Budding artists prove limited vision is no barrier to talent during Southern Health Trust project

An innovative art project is introducing some visually impaired novices into the creative world of sculpture and painting.

A group of adults with severe and significant sight loss are working with artist Eddie Rafferty and showing great signs of promise.

This project, set up by the Southern Health and Social Care Trust project, is proving to be an excellent way for people with sight loss to get creative and improve their overall health and wellbeing.

Eddie Rafferty (Royal Ulster Academy RUA) is the Artist-in-Residence at the Trust and Arts Care, and is tasked to deliver an Art and Sculpturing Project.

Eddie Rafferty Artist-in-Residence Southern Health and Social Care Trust Louise Mallon Community Access Worker Sensory Disability Team Southern Health and Social Care Trust alongside participants Stanislaw Trafny, Inga Jaunslaviete and Catherine Gorman. Missing from the photograph is participant Lynette Norton.

How the project came to be

Louise Mallon, Trust Community Access Worker with the Sensory Disability Team, recognised that group art activity has many benefits to those with sight loss.

She said: “This project involves tactile sessions, working with wet and dry materials, working with shapes to create form.

Benefits to participants include improved self-confidence, development of creative thought and artistic ability.

“Improved imaginative and cognitive processes, promotion of social skills resulting in a reduction in social isolation and loneliness, improved social networks and sustained friendships,” said Louise.

Some of those taking part are overcoming major changes in their lives

Currently a group of four blind/sight impaired service users are participating – Inga, Catherine, Stanislaw and Lynette.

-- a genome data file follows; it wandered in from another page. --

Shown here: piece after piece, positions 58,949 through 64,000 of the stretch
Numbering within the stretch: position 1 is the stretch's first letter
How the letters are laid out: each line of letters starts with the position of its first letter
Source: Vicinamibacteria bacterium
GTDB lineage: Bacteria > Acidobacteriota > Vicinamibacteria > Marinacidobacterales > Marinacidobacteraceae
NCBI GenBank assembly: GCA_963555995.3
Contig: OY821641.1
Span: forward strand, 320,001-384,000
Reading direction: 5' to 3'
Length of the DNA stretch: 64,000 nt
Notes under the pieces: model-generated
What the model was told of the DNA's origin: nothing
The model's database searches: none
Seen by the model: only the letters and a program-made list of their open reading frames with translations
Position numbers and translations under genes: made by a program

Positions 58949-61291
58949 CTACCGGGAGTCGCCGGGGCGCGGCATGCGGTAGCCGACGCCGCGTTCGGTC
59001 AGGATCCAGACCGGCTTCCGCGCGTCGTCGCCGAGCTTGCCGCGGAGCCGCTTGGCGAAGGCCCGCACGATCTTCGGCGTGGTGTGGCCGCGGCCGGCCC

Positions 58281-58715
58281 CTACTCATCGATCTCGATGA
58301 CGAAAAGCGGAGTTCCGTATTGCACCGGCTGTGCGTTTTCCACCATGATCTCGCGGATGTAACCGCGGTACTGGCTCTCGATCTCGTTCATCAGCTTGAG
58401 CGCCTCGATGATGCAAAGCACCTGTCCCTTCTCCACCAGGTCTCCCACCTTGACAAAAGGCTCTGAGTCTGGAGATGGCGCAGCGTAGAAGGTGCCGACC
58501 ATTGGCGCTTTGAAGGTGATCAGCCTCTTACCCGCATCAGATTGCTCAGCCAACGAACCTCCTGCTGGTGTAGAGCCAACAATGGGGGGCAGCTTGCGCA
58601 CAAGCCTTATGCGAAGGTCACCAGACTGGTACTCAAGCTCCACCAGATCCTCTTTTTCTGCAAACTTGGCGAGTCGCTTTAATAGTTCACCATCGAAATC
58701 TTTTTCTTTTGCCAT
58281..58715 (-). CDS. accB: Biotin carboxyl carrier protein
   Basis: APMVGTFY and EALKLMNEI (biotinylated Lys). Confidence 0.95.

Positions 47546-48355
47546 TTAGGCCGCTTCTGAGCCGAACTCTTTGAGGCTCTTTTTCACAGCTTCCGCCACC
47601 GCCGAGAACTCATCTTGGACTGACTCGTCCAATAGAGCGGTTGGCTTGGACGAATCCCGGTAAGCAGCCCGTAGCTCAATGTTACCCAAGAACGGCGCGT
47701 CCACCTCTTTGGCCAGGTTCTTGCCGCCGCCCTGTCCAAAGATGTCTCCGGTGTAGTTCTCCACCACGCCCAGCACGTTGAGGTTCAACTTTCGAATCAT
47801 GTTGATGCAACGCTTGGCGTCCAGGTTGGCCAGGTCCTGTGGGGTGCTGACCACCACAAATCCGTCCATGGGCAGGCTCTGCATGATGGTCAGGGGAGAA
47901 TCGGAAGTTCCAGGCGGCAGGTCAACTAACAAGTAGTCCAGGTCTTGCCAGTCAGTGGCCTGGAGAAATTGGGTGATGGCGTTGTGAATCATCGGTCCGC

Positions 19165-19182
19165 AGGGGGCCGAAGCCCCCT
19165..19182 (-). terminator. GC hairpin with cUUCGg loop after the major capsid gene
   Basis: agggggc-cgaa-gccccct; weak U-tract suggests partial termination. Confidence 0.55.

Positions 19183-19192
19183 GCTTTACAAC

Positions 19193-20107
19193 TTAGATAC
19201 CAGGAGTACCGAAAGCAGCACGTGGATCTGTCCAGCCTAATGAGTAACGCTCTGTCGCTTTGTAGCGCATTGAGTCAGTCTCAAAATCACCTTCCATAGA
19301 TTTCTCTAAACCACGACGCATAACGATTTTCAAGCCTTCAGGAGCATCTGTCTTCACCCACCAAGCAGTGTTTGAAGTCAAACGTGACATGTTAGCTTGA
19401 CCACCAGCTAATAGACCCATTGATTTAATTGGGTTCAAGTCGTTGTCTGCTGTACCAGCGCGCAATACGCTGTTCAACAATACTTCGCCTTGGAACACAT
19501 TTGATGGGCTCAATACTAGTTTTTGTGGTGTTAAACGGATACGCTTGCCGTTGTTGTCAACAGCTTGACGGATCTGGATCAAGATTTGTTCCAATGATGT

Due to severe sight loss, Inga has had to make many changes to her life. However, thanks to the Art and Sculpturing Project, Inga now feels like she is “getting back some of her independence”.

Catherine states this project “is a novel opportunity to exchange conversation whilst creating figurative and animal sculptures to convey ideas of protection, connection, dance and movement”.

Stanislaw remarks this project is “very valuable, enabling him not only to develop his artistic ability but to make friends and be part of group of people working together as one”.

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Lynette said that she “looks forward to weekly workshops as an opportunity to be creative and an opportunity for dialogue and fun”.

Lena Cavanan, Head of Specialist Services, said; “This is a great project to be involved with and I am delighted that the group are finding it beneficial and enjoyable.

“It is important for us all to remember that for those living with sight loss while their vision has changed, this project shows that their imagination hasn’t.”

For further information about Community Access opportunities for visually impaired people adults, please contact Louise Mallon (Community Access Officer for Blind/Partially Sighted) on [email protected]